Celebrating Veterans Day in France

By Lieutenant Colonel Steve Lamb, U.S. AFRICOM Public Affairs Office

It was Veterans Day, cold (4 degrees C, 39 F), wet and windy at 4 a.m. when my mother and I boarded a bus to begin our USO tour to the Meuse-Argonne American Cemetery in France.  Five hours later the country and terrain had changed but the weather was still the same, not pleasant.

This trip was special for me; it was the first time in 20 years I would have a day with just me and my mom.  She and my father are visiting for 7 weeks from El Paso, Texas.  Unfortunately, Dad was ill and unable to make the tour.  Regardless, we were on our way knowing that Mrs. Elizabeth Plotner, the USO Stuttgart Tours Manager, had a great day laid out that would surely “build memories for a lifetime,”  to use my mom’s words.

I don’t know much about WW1; trench warfare, mustard gas and the beginnings of aerial combat about summed it up for me, so I did a bit of reading up before the tour so I was ready.  As we left the autobahn just south of Clermont-en-Argonne and began the winding trek north through small villages and farmland I tried to imagine what it must have been like to be here, fighting, in this area nearly 100 years ago.  It wasn’t really that difficult of a task because so many of the buildings haven’t changed much.  This region has little industry, and according to Mrs. Plotner, most folks here are retired.  Quiet villages, each with their own war memorial, are stretched out across the hills and valleys which once were aflame with battle.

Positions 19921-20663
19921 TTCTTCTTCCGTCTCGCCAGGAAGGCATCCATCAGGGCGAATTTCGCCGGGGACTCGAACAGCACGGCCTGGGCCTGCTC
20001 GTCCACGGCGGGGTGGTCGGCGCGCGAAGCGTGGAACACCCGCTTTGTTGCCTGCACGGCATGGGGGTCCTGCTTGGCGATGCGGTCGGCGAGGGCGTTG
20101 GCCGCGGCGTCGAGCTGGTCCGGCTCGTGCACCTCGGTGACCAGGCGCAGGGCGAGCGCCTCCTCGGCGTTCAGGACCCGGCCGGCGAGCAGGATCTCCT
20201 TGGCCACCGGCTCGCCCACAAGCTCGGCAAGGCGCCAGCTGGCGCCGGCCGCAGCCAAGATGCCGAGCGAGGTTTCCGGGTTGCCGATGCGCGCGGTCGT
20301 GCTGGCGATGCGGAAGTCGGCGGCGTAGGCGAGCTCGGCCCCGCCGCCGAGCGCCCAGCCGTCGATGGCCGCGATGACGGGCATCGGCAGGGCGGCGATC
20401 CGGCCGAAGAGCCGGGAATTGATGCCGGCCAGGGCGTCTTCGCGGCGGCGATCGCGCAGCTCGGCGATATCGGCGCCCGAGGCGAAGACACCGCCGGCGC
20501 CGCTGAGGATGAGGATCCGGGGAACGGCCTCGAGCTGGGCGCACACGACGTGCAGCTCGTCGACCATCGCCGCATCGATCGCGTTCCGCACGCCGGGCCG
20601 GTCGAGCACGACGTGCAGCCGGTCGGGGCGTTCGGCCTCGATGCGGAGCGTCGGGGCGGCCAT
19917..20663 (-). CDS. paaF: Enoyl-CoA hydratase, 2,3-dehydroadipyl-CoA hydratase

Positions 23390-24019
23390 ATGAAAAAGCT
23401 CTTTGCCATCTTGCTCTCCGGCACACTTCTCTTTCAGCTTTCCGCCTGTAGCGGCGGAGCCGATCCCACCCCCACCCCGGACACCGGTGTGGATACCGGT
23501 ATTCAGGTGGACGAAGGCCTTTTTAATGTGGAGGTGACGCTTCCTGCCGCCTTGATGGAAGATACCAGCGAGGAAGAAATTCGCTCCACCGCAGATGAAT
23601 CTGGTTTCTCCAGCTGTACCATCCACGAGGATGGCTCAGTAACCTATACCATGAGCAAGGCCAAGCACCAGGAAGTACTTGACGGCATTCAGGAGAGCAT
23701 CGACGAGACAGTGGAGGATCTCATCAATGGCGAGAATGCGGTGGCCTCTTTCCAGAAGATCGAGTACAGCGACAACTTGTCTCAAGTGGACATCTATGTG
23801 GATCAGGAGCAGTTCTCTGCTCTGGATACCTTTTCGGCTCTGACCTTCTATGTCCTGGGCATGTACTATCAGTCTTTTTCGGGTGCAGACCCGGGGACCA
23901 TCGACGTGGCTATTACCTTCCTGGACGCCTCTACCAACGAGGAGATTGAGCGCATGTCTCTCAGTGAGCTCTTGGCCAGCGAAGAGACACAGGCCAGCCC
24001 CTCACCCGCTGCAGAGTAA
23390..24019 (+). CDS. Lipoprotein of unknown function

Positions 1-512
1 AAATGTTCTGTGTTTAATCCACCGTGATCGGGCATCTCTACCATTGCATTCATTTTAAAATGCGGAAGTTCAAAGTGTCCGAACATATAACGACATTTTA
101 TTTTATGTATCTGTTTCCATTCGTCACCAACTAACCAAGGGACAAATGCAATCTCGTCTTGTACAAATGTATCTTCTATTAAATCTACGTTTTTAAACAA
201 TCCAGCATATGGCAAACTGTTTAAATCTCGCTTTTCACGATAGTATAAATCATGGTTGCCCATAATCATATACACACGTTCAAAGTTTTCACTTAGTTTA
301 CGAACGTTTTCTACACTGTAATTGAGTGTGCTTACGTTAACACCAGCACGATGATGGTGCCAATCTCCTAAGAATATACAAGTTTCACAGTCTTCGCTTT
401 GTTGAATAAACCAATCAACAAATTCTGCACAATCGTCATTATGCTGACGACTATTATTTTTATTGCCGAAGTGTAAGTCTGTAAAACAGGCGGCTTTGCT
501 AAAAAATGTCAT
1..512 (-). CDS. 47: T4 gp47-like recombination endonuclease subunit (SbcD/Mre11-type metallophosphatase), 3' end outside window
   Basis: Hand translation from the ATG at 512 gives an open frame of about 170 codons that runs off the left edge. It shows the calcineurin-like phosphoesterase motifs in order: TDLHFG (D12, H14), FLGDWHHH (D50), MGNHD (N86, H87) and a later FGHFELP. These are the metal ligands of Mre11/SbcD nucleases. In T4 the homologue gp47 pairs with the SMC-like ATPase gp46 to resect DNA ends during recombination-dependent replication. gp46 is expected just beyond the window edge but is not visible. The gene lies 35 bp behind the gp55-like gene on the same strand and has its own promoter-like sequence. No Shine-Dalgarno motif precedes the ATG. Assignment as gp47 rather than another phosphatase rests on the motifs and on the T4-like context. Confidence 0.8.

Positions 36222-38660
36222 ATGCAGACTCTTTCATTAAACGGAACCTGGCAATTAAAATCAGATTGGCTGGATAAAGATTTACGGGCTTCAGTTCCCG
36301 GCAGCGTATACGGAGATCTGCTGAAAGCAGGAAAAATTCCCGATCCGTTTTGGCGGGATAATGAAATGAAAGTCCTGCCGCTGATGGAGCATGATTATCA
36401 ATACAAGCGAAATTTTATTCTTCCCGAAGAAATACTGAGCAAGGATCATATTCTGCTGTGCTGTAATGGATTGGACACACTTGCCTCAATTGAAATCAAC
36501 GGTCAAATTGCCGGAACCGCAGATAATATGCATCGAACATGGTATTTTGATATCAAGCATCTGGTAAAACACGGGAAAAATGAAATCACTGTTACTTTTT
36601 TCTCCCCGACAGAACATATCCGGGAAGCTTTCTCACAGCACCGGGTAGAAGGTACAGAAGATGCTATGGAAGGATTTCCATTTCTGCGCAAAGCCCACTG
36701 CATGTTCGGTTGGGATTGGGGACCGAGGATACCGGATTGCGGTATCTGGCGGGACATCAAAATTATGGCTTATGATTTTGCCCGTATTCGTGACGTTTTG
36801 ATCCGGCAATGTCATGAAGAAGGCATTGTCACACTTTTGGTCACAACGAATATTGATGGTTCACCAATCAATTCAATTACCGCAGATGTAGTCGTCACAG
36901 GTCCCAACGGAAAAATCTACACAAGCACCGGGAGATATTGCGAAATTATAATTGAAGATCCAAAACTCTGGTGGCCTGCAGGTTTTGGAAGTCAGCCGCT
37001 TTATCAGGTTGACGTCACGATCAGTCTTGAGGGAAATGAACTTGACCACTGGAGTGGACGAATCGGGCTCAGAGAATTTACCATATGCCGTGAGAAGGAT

We passed by the hilltop where once stood the village of Vouquios before the German Army mined beneath it and obliterated it from below with explosives that literally removed the hilltop.  We also paused shortly at the Pennsylvania Memorial in Varennes.  The monument was erected by the State of Pennsylvania “In honor of her troops who served in the Great War” in 1927.  Varennes is the village where Louis the 16th and Marie-Antoinette were captured 21 June 1791 while fleeing Paris. 

Soon after we had arrived at the American cemetery. 

The Meuse-Argonne Cemetery is the largest American cemetery in Europe; the 130 ½ acres of manicured lawns and gardens is the final resting place for 14,249 fallen Warriors of World War 1 and also commemorates another 954 whose remains were never found.  Nine Medal of Honor recipients are buried here including Corporal Freddie Stowers, who died valiantly in the battle for Hill 188 in the Champagne Marne Sector of France.  He was the first African American to ever receive a Medal of Honor.